GDP is unscientific and unfair for poor people.

Max B. Sawicky sawicky at
Sun Aug 29 10:41:32 PDT 1999

. . . GDP is scientific insofar as it is a measure of the productivity of capital (which I think it is right to say that there are still many flaws in that, not least the inability to distinguish between speculative growth and real accumulation). Other proposed measures, though, only move further away from that. . . . >>>>>>>

GDP is an effort to measure the value of current production in a period. There is no breakout for "the productivity of capital." There is corporate profits, not necessarily the same thing, and net income of unincorporated businesses, ditto. Changes in the values of financial assets are not included.

Off the top of my head, I don't know if the capital consumption (depreciation) measure is supposed to reflect commercial obsolesence (i.e., a working machine is devalued in the market by the appearance of something newer), or more simply the estimated effect of the capital's aging (wear and tear) relative to its original cost.

Second, since GDP is a flow measure, it does not aim to measure the value of the capital stock. Additions to capital stock -- net investment -- are measured at cost, which is obviously not necessarily the same as 'value.'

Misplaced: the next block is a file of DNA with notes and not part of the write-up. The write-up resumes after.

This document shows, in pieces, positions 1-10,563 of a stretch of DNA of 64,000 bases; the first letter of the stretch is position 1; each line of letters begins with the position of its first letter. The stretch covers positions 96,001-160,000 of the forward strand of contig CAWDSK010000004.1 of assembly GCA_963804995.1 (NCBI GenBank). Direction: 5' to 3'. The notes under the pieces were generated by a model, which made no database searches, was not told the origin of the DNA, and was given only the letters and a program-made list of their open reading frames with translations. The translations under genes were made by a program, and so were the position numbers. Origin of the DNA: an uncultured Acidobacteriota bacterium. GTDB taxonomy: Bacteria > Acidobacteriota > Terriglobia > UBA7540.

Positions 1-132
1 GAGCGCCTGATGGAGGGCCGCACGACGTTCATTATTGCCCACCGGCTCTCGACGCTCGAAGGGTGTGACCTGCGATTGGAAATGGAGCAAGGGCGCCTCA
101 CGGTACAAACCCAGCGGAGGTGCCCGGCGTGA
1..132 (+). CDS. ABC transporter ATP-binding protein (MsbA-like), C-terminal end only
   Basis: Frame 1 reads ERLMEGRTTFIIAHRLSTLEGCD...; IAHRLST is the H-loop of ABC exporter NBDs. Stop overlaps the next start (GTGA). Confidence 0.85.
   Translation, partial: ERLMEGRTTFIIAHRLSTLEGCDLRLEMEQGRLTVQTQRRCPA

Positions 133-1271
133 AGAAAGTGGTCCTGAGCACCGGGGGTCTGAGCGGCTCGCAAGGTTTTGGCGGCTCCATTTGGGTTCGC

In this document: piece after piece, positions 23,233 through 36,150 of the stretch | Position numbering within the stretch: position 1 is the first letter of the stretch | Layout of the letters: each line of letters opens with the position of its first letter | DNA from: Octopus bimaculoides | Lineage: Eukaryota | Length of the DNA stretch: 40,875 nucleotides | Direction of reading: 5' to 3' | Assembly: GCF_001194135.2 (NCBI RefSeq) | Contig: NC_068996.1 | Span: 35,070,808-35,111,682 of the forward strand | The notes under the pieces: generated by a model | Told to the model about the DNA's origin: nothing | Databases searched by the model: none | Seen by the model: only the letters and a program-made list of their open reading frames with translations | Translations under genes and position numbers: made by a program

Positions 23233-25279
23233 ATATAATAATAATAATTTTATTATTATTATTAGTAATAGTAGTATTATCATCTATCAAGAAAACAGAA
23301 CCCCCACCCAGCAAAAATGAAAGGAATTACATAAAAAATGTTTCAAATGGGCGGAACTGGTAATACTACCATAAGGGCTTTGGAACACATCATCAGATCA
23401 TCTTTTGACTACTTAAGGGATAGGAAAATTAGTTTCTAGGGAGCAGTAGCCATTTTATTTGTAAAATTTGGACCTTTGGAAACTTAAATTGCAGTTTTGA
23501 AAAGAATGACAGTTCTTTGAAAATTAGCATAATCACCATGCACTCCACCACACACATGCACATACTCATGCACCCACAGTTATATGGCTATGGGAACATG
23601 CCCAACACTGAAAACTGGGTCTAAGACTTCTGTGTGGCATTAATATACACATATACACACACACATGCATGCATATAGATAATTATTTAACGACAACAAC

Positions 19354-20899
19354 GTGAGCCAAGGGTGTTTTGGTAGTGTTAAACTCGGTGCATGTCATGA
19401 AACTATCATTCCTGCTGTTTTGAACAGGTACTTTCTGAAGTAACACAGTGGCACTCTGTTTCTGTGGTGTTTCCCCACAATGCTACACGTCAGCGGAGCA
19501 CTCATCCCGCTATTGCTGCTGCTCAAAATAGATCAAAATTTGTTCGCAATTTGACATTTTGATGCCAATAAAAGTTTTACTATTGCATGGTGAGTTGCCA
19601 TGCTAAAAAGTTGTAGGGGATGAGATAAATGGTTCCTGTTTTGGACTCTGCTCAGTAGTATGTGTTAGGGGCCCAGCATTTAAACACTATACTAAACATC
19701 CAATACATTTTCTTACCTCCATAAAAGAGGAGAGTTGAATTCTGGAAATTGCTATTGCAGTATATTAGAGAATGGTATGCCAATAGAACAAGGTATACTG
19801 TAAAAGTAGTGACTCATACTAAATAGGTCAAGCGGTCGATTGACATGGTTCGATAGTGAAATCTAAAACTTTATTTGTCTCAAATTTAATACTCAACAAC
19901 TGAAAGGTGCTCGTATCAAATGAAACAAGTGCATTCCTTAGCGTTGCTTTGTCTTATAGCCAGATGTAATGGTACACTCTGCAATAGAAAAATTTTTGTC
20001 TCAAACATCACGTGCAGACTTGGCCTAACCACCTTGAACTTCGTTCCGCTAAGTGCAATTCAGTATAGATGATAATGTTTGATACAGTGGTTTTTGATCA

There are related Gov stats and reports to measure the value of the capital stock in terms of cost and other ways.

So neither 'speculative growth' nor 'real accumulation' are at issue in GDP: it measures neither.

It is not supposed to measure distribution, so criticisms of it from this standpoint are along the lines of, bicycles are inadequate because they don't fly over rivers.

I'm not sure true that a neglect of other items that are not counted in the GDP is irrelevant to distribution or equity. I'm thinking of the length of the working day, but I'm not going to attempt an explanation right now. Maybe someone else can expound on it; I'd be interested.


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